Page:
As cultures go, Japan must be one of the most unique in the world. Sharing very little in common with the rest of Asia and certainly even less with the West, it can be incredibly idiosyncratic. Furthermore, being one of the more formal cultures left in today’s modern world, it can also be intimidating…here, I’d like to share a cheat sheet on the rules and etiquette one should know when in Japan.
Finally, after months of waiting, IZY is open. This chic, ultra-urban modern izakaya opened its doors (to the public) for the first time last night. Yours truly, along with his always gorgeous and almost always hungry wife, and four friends, were among the first to check out Club Street’s newest (dare I say hottest?) arrival.
I have been contributing to Chubby Hubby for almost a year. During this time, I have been secretly and subtly trying to introduce the wonderful world of vegetables to you. And I really thought no one would notice. Recently I met up with Charmaine, our incredible editor at Chubby Hubby and she mentioned that almost all the recipes that I contributed are vegetarian or vegan. Busted.
Diego Oka is a chef who started his culinary career with direction at a young age, but his trajectory as a chef has been quite different compared to most. He quickly skyrocketed to roles of high responsibility, travelling the world, managing restaurants in North and South America from the young age of twenty-one. Diego studied hospitality while working in one of Lima’s oldest traditional Japanese restaurants, Ichiban, where he spent three years learning all the essentials, from dishwasher to working behind the sushi bar.
If you are hankering for some Italian culinary magic in Tokyo, you could do a lot worse than Appia Alta at Nishi Azabu. When our waitress pushed the bountiful appetizer cart over to our table, I resisted the temptation to order everything on display. Here is a selection of what my party of four had.
For the longest time, chard was just something I’d only read about in cookbooks. It was one of those mythical vegetables that I knew of, but never felt was truly part of my culinary repertoire primarily because it wasn’t something I could easily pick up at the wet market or supermarket. In other words, it was a vegetable I could live without. That all changed when we recently received an organic Farm Box from SuperNature.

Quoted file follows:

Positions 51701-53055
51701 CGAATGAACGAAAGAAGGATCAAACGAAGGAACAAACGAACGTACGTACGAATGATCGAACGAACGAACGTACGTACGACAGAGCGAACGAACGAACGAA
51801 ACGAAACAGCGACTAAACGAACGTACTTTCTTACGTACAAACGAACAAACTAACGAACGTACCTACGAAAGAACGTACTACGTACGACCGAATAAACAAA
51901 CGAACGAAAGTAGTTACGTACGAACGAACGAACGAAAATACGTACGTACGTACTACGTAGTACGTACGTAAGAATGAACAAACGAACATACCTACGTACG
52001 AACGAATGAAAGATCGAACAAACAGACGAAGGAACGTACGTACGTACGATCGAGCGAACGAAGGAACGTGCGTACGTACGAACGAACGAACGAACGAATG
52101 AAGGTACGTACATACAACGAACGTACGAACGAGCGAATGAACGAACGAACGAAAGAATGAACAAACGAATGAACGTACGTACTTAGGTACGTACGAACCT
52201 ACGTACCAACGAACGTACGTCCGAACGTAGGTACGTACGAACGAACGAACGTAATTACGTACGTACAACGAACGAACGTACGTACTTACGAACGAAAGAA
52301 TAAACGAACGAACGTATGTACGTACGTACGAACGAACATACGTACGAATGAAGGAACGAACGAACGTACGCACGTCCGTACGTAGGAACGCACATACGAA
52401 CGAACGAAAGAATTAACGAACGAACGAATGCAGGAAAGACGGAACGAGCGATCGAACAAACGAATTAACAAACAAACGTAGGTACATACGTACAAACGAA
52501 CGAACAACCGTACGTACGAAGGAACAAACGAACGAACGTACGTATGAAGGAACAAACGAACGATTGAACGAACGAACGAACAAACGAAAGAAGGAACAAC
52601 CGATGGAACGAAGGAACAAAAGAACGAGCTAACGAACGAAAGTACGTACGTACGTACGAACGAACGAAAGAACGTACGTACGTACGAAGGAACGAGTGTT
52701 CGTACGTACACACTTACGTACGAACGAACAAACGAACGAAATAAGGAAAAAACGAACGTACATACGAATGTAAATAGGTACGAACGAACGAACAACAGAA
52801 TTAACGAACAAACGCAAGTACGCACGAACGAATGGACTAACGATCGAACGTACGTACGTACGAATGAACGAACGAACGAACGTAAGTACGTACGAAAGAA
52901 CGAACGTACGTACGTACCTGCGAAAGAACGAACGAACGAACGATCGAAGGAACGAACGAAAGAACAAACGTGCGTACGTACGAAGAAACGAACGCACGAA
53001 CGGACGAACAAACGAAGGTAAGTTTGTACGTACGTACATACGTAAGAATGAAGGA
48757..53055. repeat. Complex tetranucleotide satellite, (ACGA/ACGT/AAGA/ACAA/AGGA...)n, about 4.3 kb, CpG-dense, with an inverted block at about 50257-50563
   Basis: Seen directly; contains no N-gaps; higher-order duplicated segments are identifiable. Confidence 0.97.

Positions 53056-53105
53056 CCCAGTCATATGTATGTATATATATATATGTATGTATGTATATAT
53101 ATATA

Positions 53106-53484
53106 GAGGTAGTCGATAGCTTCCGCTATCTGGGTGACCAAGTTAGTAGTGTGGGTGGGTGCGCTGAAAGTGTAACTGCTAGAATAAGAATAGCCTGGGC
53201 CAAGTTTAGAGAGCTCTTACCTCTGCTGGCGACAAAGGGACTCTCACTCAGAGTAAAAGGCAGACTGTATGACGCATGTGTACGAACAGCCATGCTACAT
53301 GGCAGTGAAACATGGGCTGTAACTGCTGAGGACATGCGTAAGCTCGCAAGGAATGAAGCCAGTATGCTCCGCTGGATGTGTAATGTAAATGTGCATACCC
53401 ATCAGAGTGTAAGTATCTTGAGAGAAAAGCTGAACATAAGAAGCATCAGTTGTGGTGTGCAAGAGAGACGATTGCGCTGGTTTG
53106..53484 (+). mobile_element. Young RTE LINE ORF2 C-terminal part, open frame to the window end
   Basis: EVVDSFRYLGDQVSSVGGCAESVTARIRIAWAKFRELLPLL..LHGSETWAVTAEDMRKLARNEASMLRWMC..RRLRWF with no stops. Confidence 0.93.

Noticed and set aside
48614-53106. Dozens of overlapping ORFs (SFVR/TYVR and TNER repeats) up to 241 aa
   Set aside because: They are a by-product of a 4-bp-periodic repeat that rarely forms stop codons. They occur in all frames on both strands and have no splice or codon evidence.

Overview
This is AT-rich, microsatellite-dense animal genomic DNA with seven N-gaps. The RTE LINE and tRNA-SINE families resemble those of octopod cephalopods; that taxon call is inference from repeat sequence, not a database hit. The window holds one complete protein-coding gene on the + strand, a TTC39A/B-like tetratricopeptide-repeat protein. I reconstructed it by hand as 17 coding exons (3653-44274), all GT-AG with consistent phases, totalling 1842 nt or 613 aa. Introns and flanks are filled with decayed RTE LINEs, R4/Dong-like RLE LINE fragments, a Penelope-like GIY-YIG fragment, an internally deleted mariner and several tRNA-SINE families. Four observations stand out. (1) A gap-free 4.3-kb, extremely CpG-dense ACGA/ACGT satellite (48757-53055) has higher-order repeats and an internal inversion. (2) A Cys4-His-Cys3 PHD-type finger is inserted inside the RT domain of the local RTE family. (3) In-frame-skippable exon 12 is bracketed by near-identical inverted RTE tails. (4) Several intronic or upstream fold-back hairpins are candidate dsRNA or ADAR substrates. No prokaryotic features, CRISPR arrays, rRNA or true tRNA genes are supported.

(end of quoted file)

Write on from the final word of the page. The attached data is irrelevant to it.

Six centuries, twenty-six generations, fifteen Italian estates and seven others around the world. In the world of Italian wines, Marchesi Antinori is a name synonymous with quality, innovation and creativity. While most are familiar with their wines of Tignanello, Solaia and Guado al Tasso, there are other good and affordable wines beyond this familiar horizon.
I picked up Molly Wizenberg (of Orangette)’s book over a year ago when I was preggers, following J around on his work trips and doing nothing very much apart from putting away spectacular amounts of food (especially cakes and sweets) and devouring large quantities of food narratives, which often come with lovely recipes.
Long-time readers will know that my sister-in-law is a pastry goddess. Not only does she blog (although these days less frequently) about her masterpieces, she also teaches always-sold-out pastry classes at Shermay’s Cooking School. Last week, I was telling her about the crazy Cronut craze started by Dominique Ansel. And since there was no way either of us were going to get to taste one of the original Cronuts anytime soon, I begged her to try making her own version, i.e. hacking the recipe.